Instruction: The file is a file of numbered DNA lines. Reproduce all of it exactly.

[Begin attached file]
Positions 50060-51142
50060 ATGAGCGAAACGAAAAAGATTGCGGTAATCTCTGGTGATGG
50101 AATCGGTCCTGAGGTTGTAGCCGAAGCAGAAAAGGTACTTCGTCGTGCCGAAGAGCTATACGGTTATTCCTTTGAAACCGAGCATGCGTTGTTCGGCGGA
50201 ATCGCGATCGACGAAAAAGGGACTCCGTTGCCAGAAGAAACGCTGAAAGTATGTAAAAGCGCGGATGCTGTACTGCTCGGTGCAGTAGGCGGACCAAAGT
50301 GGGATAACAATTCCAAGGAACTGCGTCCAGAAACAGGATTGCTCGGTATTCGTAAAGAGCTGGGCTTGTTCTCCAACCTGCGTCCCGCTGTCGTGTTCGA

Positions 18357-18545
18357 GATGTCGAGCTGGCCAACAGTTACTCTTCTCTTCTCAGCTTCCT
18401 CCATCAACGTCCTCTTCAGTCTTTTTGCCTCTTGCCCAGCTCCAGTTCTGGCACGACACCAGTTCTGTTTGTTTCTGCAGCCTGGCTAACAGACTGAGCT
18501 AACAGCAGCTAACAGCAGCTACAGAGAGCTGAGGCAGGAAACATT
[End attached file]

Positions 50060-51142
50060 ATGAGCGAAACGAAAAAGATTGCGGTAATCTCTGGTGATGG
50101 AATCGGTCCTGAGGTTGTAGCCGAAGCAGAAAAGGTACTTCGTCGTGCCGAAGAGCTATACGGTTATTCCTTTGAAACCGAGCATGCGTTGTTCGGCGGA
50201 ATCGCGATCGACGAAAAAGGGACTCCGTTGCCAGAAGAAACGCTGAAAGTATGTAAAAGCGCGGATGCTGTACTGCTCGGTGCAGTAGGCGGACCAAAGT
50301 GGGATAACAATTCCAAGGAACTGCGTCCAGAAACAGGATTGCTCGGTATTCGTAAAGAGCTGGGCTTGTTCTCCAACCTGCGTCCCGCTGTCGTGTTCGA

Positions 18357-18545
18357 GATGTCGAGCTGGCCAACAGTTACTCTTCTCTTCTCAGCTTCCT
18401 CCATCAACGTCCTCTTCAGTCTTTTTGCCTCTTGCCCAGCTCCAGTTCTGGCACGACACCAGTTCTGTTTGTTTCTGCAGCCTGGCTAACAGACTGAGCT
18501 AACAGCAGCTAACAGCAGCTACAGAGAGCTGAGGCAGGAAACATT